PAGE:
That is a new word for me. It means the complete intercirculation of love. As I conclude this book on centering prayer, I end up with an image that really speaks to me. Cynthia Bougeault writes:
"It's sort of like the buckets on a watermill, as they empty one into the other, the mill turns and the energy of love becomes manifest and accessible."
So, what this means for us is that as we are following Jesus in "Kenosis" self emptying, we are doing our part of making the world go around in love. I still remember that Scott Peck once said that everything is paradox except for this statement: "Love makes the world go round."
What I find in my life is a lot of situations that are up in the air and not resolved. Don't we all want to solve problems and get resolution? That is the illusion of life. Instead I see things like my grandson who seems to be having seizures for some reason, a friend who is struggling with mental illness, the reality of aging and all the changes that makes for us. And on a larger scale - another earthquake in Nepal, a terrible train accident in Philadelphia and our government which tries to deal with big problems like poverty, racism, a broken educational system. Etc, Etc. Etc. And interestingly, in the midst of these relentless questions of life, I read yesterday the Non News that fewer people go to church and identify as Christians. We in the church biz already knew that!
And maybe the problem is the dis connect between church life and the good news that is in our relationship with God. I don't know - what I struggle with personally is the realization that the church is the best place where we can learn about who God really is and what a blessing it is to have God in the center of this often confusing life that we are all living. And often church is the place where we experience perichoresis and name it as God's work - as I watch people whose love flows from one to another. It is often, unfortunately, a place where you can experience judgment and shaming with folks who have not really understood or experienced the grace of God.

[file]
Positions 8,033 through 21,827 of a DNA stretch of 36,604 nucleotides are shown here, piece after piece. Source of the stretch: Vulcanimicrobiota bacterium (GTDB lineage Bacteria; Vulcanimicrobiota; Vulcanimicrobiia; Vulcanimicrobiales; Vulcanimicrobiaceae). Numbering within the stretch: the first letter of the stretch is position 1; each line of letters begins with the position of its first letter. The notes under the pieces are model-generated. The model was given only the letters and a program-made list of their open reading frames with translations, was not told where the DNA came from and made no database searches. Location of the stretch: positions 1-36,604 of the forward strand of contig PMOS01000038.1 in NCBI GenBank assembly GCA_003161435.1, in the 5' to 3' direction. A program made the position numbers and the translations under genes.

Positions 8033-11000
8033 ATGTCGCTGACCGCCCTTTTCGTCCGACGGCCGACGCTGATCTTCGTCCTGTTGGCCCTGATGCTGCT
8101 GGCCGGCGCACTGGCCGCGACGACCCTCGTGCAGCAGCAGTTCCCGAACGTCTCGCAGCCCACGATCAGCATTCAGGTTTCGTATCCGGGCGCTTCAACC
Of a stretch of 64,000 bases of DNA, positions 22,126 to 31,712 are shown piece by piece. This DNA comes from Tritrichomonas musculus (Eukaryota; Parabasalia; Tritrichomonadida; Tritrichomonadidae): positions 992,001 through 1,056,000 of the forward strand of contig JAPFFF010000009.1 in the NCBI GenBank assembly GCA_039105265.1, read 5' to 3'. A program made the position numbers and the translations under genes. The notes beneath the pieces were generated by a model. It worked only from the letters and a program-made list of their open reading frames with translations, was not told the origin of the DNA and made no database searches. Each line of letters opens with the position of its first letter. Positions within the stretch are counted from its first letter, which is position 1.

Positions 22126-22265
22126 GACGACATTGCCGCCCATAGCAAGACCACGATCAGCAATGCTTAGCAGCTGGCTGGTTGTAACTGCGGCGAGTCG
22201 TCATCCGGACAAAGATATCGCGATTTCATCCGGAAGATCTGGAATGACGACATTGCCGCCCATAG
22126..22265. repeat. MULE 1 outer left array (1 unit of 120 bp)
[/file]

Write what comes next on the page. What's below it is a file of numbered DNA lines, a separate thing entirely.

And so, I think the contemplative life is pretty important for everyone. Cynthia Bourgeault writes
"The goal of the contemplative life, then, is to make "beautiful Christians": those with the insight and the inner flexibility to flow into life in any and all circumstances knowing that the fountainhead is love."
Marcus Borg suggests that the word Metanoia - often translated as "repent" or "turn around" actually means "go beyond the mind" or go into the "larger mind." And that is what I keep learning through prayer and time spent contemplatively with God's word. At the center of the universe is God, the source of all life and love. God's love flows into Jesus and into spirit and into God and into us. It is like a water mill of endless love. And gives me hope in the midst of all the stresses and questions of daily life.
However, it is our emptying ourselves that enables this to happen. And how that happens is - as is everything spiritual - about intention, grace and mystery.
Anyway, this morning I just feel grateful for my faith and for the gifts I receive through times of silence, through reading books like this, through spending time with God's word. It all prepares me to go out into my world right now - as friend, mother, wife, grandmother, disciples.